Pre-Schism Orthodox Western Saints
3rd October (NS) — 20th September (OS)
20th September O.S.
CANDIDA, according to the Roman Martyrology, St. Candida was martyred in Carthage under Emperor Diocletian’s co-emperor Maximian (late third century). However, according to the Bollandists, there is a compelling basis for doubting the veracity of the primary source documents upon which the date of her martyrdom is predicated upon.
EUSEBIA, Abbess of Saint-Cyr in Marseilles. St. Eusebia, along with roughly forty nuns, was martyred by the Saracens. There are various years recorded for the martyrdom ranging from the sixth century to ninth century
Prior to the Schism the Patriarchate of Rome was Orthodox, and fully in communion with the Orthodox Church. As Saint John of Shanghai and San Francisco +1966 said “The West was Orthodox for a thousand years, and her venerable Liturgy is far older than any of her heresies”.
EUSTACE, THEOPISTES, AGAPITUS, and THEOPISTUS, according to tradition SS. Eustace, an officer; Theopistes, his wife; and their sons Agapitus and Theopistus were a Roman family of some distinction, who were put to death as Christians during the persecutions during the reign of Hadrian (circa 118).
GLYCERIUS, seventeenth Archbishop of Milan from 436 until his repose circa 438. Very little is known of the life of St. Glycerius, he was a deacon in Milan before his election as Archbishop and possibly a tutor of the Western Roman Emperor, Valentinian III.
VINCENT MADELGAIRE (MADELGARUS), St. Vincent Madelgaire was the husband of St. Waldetrudis (9th April), with whom he had four children, all of whom became saints: Landericus (10th June), Dentlin (16th March), Madalberta (7th September), and Aldetrudis (25th February). Around the year 653, they mutually decided to enter monasteries, with St. Vincent Madelgaire receiving tonsure at Hautmont Abbey, of which he was the founder, taking the name Vincent. He later served as Abbot of Hautmont, and circa 670 St. Vincent Madelgaire founded a monastery on his estate at Soignies where he reposed 677.
3rd October N.S.
CANDIDUS, (Date Unknown), one of the many early martyrs in Rome who were either martyred or buried at a place called the Ursus Pileatus on the Esquiline Hill. No further details are extant.
CYPRIAN, a disciple of St. Cæsarius of Arles (27th August), who consecrated him as Bishop of Toulon (A.D. 516). He appears to have been present at the Synod of Arles of 524, and in the following years to have attended a number of other councils, where he showed himself an ardent opponent of Semipelagianism. St. Cyprian reposed 546.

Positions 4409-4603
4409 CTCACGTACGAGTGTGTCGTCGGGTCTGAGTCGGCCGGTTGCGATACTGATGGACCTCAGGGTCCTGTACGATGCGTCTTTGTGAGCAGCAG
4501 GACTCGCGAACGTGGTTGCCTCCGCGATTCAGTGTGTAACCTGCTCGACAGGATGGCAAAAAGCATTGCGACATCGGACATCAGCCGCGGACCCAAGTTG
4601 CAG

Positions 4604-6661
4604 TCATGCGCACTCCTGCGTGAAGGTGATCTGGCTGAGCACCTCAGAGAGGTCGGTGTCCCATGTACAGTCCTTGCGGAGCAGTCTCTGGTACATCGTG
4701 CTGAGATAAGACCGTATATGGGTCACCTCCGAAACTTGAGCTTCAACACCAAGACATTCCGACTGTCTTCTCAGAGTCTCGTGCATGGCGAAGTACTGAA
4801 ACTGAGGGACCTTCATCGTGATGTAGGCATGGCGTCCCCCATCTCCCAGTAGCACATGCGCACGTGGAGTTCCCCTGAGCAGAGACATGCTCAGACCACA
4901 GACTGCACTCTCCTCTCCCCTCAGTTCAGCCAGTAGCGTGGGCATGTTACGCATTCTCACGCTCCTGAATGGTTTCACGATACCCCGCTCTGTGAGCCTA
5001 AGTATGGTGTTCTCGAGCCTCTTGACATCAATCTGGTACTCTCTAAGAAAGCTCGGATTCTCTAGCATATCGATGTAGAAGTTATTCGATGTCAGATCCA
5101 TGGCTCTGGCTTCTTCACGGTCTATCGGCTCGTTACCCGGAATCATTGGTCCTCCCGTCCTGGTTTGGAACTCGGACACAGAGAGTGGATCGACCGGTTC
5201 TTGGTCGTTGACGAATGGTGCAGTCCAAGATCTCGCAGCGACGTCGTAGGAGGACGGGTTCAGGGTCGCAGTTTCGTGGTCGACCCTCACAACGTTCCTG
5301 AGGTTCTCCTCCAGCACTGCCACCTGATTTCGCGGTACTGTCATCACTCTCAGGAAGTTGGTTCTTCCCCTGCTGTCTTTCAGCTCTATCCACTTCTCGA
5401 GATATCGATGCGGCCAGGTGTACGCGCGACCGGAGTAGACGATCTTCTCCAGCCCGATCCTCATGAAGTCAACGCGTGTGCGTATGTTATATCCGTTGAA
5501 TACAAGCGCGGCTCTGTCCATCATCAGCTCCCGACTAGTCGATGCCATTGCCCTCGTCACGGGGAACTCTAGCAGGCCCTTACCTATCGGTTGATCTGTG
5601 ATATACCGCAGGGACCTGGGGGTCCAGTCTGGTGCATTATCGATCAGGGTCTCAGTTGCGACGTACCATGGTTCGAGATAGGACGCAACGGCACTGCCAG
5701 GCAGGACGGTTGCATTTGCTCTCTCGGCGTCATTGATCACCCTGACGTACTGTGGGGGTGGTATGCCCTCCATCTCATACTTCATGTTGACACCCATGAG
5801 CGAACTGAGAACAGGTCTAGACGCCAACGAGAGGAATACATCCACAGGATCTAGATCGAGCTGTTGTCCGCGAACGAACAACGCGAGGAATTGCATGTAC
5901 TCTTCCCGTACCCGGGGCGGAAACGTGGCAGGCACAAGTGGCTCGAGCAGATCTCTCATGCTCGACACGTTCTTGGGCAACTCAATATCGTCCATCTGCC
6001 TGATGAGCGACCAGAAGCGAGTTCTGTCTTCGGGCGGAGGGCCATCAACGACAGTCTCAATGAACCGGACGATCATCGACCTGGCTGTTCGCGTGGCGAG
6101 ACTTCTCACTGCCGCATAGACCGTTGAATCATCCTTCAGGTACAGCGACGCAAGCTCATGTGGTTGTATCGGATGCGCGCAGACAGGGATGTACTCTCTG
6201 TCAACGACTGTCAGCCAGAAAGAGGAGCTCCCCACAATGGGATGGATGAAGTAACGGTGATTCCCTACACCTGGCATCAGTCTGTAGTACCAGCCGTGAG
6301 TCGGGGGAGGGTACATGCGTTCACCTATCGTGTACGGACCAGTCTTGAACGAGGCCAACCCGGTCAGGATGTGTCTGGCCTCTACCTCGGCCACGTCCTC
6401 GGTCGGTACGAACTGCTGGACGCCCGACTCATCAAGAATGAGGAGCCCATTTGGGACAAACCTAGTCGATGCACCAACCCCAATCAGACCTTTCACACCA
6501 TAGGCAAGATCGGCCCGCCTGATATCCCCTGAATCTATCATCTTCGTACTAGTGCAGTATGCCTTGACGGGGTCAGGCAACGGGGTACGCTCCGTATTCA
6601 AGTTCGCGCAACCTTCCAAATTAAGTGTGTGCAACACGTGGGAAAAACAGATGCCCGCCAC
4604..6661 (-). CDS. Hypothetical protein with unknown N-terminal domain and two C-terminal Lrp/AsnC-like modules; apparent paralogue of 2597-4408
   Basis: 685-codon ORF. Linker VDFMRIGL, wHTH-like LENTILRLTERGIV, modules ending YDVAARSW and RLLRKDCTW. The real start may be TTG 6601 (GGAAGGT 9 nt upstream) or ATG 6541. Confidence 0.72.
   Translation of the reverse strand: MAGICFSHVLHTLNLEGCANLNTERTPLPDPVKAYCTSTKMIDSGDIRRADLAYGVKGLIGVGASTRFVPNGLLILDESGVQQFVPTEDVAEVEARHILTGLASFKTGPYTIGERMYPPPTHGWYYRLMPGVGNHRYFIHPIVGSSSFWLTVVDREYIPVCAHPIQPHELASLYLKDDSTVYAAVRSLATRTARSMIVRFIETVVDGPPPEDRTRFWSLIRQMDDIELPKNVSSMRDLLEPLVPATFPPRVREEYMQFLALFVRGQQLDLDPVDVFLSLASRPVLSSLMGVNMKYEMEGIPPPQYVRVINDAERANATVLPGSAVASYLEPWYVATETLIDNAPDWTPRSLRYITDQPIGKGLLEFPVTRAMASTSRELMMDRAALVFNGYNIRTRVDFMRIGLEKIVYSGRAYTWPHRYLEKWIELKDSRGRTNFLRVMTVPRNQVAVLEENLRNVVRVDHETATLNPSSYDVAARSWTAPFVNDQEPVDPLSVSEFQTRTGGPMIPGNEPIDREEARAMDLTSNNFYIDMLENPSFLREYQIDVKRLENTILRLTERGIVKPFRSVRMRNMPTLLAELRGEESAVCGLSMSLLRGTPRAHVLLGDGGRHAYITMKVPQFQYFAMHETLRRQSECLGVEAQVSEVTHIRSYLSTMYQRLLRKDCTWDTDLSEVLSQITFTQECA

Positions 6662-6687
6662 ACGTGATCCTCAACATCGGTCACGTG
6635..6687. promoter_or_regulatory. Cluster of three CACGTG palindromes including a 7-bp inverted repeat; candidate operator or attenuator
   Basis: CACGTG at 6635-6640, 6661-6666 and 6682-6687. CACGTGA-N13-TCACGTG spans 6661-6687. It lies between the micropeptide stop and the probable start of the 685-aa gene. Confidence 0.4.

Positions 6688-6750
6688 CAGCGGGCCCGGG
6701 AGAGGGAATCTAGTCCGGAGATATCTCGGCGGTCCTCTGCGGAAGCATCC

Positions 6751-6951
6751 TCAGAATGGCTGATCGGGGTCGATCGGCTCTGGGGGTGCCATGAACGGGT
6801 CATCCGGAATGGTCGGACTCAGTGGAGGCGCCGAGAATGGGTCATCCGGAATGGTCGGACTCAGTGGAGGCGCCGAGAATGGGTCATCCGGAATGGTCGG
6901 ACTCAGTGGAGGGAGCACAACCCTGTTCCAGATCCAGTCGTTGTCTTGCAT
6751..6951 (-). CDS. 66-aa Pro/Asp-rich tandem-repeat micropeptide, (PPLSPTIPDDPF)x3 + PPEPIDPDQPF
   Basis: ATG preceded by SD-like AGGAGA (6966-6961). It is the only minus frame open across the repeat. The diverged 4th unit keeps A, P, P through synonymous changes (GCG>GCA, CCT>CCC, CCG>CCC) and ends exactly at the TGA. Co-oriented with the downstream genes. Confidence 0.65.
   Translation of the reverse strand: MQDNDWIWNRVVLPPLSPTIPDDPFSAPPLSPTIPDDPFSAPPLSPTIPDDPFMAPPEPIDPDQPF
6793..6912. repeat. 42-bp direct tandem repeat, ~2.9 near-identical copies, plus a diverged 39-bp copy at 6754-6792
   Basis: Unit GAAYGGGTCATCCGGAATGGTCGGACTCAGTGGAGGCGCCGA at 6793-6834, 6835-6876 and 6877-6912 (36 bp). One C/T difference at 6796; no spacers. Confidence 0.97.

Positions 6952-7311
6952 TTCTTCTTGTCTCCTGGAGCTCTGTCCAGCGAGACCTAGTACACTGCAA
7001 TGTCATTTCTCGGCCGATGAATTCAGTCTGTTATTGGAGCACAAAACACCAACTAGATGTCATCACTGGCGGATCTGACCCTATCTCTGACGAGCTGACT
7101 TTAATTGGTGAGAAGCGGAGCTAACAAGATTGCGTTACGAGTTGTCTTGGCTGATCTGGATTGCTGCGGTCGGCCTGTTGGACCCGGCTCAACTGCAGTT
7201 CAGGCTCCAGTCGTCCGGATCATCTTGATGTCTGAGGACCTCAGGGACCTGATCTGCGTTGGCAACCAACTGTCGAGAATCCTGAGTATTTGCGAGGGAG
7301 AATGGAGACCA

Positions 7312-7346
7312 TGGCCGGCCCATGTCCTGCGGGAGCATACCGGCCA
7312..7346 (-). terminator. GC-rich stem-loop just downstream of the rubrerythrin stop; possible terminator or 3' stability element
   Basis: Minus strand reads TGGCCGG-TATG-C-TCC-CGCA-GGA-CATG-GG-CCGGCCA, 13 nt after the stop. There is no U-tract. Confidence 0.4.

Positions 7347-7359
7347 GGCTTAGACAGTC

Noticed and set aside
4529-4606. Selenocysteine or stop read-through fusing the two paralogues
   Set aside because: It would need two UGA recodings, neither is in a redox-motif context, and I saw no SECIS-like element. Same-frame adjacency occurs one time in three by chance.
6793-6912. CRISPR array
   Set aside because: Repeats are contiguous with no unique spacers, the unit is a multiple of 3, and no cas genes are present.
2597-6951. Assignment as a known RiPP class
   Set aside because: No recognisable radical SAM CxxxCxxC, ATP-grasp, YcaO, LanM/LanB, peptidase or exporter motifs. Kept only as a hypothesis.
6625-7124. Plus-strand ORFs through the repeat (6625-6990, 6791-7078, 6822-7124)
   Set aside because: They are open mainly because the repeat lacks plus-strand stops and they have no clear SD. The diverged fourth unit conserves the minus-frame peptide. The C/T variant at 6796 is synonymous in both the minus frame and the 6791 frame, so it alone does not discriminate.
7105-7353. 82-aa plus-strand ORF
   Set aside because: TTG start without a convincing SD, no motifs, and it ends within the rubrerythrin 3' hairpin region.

EWALD THE FAIR and EWALD THE DARK, two hieromonks from Northumbria with the same name who were styled ‘the fair’ and ‘the dark’ because of their hair colour. As was common at that time, they spent time studying in Ireland, and later travelled to Friesland to assist St. Willibrord (7th November) in his evangelical labours. They were martyred together in Aplerbeck, now a suburb of Dortmund circa 695.
FROILAN, a native of Lugo Spain, who, along with his friend St. Attilanus (5th October), helped revitalise monastic life at Moreruela Abbey close to Zamora in Castile. St. Froilan was consecrated Bishop of Léon in 900 serving until his repose 1005.
GERARD of BROGNE, a member of the Lower Austrasian nobility, St. Gerard started out as a soldier, though even as a young man he displayed remarkable piety. He transformed a small chapel on his family’s estate into a large church, and eventually entered the Abbey of Saint-Denis in Paris, received monastic tonsure, and was ordained to the priesthood. St. Gerard returned to his native Namur where he built and served as Abbot of a new monastic community. During the twenty-two years he was Abbot, St. Gerard reformed several monasteries in the region and fought the carelessness of the clergy. St. Gerard reposed 959 at his Abbey in Brogne.
MAXIMIAN, originally a Donatist, St. Maximian converted to orthodox Christianity and was later consecrated Bishop of Bagaia in Numidia (present-day Algeria). As bishop, he prohibited the Donatists from using the basilica of Calvianum, and in retaliation they threw him from a tower to his death 404.
MENNA (MANNA), a maiden from Lorraine. The details of her life extant are not reliable, but she is believed to have reposed circa 395.
UTTO, a nephew of St. Gamelbert (27th January), the founder of St. Michael’s Abbey at Metten (Abtei Metten) in Bavaria. St. Utto served as the first Abbot of Metten, he reposed 820.
WIDRADUS (WARÉ), the Abbot responsible for reviving the monastery of Flavigny near Dijon. He also founded the monastery of Saulieu near Autun. St. Widradus reposed 747.